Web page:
A few words about the rhythm of sin

Írta: Szombat - Rovat: Archívum, English


A few words about the rhythm of sin

Elma Softic Kaunitz

I was somewhat taken aback when the question was put to me whether, today, given the absence of the ‘experience of catastrophe’ and the ending of the ‘sense of threat’, given that religious tradition is on the way out, the representatives of Central European Jewish culture would be drawn closer together.

Sadly I don’t believe it is possible to speak of any sort of experience of catastrophe – the holocaust included – in terms of absence, and I am astounded that there are those for whom the Shoah is over.

My own life has not been excessively long (my grandmother has lived three times as long, so far), yet neither has it been short, bearing in mind the last four years spent and survived in Sarajevo, in the course of which a horrific number of new-born and small and bigger children disappeared. Over those four years Sarajevo turned into a media circus, and that is also one of its tragedies – nobody believes us any longer. The reason for the disappearance of those babies and children was not famine or illness or another such imperfection of humanity, that is to say, of civilisation. It was rather the result of the most terrible imperfection in the most perfect of beings: the ancient need of man to wipe out, on the basis of this or that difference, the other.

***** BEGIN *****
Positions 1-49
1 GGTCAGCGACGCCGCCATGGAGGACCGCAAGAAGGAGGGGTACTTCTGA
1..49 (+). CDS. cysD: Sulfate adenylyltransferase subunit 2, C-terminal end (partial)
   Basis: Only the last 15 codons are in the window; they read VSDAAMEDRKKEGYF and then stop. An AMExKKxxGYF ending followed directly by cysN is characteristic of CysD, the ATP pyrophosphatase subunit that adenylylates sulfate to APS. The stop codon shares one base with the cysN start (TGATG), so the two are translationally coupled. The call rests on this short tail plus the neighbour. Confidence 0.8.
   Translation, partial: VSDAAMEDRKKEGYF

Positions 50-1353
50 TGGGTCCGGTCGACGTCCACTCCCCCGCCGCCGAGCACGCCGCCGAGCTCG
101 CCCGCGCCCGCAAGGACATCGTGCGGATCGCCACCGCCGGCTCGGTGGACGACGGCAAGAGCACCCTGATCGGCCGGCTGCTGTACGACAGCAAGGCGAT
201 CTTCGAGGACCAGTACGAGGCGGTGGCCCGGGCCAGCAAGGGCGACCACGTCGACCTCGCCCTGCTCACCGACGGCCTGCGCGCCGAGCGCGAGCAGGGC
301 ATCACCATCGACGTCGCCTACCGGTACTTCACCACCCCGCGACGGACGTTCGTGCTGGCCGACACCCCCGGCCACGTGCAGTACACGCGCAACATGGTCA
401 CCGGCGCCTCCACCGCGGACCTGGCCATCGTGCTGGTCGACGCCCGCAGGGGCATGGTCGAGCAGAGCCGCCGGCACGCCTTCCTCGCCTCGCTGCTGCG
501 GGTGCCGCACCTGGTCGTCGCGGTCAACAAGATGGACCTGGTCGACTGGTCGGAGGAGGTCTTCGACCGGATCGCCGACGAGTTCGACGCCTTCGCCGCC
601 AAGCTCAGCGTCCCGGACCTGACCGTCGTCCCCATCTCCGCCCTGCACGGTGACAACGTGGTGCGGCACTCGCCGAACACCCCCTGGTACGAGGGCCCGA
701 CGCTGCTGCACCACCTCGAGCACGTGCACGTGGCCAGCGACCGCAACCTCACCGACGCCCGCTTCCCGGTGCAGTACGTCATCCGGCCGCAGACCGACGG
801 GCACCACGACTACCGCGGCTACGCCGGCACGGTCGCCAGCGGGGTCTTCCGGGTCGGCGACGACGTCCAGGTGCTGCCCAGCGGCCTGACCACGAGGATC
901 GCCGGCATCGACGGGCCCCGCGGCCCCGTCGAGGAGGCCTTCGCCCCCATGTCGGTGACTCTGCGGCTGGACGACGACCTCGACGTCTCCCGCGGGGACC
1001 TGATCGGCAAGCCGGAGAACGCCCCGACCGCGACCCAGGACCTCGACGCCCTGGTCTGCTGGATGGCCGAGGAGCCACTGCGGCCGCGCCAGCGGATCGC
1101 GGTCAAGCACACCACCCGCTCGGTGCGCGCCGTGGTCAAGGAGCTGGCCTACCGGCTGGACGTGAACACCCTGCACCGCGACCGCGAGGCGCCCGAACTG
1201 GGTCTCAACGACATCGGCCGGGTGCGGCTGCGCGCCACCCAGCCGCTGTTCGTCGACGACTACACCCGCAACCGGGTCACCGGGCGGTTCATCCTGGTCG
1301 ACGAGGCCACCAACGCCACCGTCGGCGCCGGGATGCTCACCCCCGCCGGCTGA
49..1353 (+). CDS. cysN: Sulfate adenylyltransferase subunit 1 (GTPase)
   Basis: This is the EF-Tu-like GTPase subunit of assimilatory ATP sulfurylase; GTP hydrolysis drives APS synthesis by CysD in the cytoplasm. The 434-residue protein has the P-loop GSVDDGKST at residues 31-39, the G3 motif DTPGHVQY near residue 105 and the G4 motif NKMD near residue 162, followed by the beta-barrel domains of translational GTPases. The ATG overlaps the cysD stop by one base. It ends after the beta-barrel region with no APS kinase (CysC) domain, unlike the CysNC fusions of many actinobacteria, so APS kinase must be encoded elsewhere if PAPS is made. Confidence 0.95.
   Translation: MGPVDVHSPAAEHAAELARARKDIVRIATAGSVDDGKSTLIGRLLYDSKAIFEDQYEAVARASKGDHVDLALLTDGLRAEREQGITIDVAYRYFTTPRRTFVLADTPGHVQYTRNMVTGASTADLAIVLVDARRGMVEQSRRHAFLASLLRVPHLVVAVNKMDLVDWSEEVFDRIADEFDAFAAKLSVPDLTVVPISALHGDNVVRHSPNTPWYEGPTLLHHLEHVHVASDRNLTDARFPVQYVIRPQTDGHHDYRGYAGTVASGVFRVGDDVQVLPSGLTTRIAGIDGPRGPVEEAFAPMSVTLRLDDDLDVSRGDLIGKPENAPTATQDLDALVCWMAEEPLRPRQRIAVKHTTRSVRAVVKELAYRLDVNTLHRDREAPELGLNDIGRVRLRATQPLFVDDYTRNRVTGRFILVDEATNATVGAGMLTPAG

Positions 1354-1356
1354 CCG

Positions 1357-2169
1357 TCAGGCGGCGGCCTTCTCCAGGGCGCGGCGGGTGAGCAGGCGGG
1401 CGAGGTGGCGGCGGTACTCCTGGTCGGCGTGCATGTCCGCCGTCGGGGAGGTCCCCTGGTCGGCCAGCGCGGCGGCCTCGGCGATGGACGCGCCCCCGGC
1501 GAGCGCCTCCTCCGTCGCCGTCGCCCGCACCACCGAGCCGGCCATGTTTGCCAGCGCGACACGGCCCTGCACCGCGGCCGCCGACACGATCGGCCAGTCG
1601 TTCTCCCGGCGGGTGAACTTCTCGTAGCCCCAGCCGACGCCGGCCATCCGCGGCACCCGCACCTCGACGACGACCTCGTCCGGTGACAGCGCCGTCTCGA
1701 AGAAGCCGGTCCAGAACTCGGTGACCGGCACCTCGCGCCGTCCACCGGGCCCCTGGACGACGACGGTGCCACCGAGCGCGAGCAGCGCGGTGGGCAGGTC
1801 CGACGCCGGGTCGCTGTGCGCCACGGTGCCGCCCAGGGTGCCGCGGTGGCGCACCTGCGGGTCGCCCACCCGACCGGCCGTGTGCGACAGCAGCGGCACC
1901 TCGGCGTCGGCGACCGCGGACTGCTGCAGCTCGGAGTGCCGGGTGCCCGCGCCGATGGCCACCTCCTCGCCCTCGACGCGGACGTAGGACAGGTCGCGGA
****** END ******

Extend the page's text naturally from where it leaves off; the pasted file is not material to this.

Is there any reason why the babies of Sarajevo should interest the Jews of Central Europe? There were few Jewish babies in that city, but they existed. There were Jews in Sarajevo, for that matter, compared to other nationalities, there were few before the terrible war, but nevertheless there were some. They struggled with unbelievable determination for their right to stay and to survive. And so they entered the war as a community and survived as individuals. Some of them weren’t so lucky.

Sarajevo brought a few good things in its wake too: they murdered us with imperfect guns, but they never invented the gun that could ferret out persons of a certain nation and annihilate only those. (The fact that the citizens of Sarajevo emerged as a separate nation under the pressure of circumstance could have been useful if we had been intelligent enough to recognise and acknowledge it.)

Those who threw grenades at us killed us for being Sarajevoan not for being their enemies. We were the victims of genocide. We became enemies merely because we were Sarajevoan. Doesn’t this sound familiar?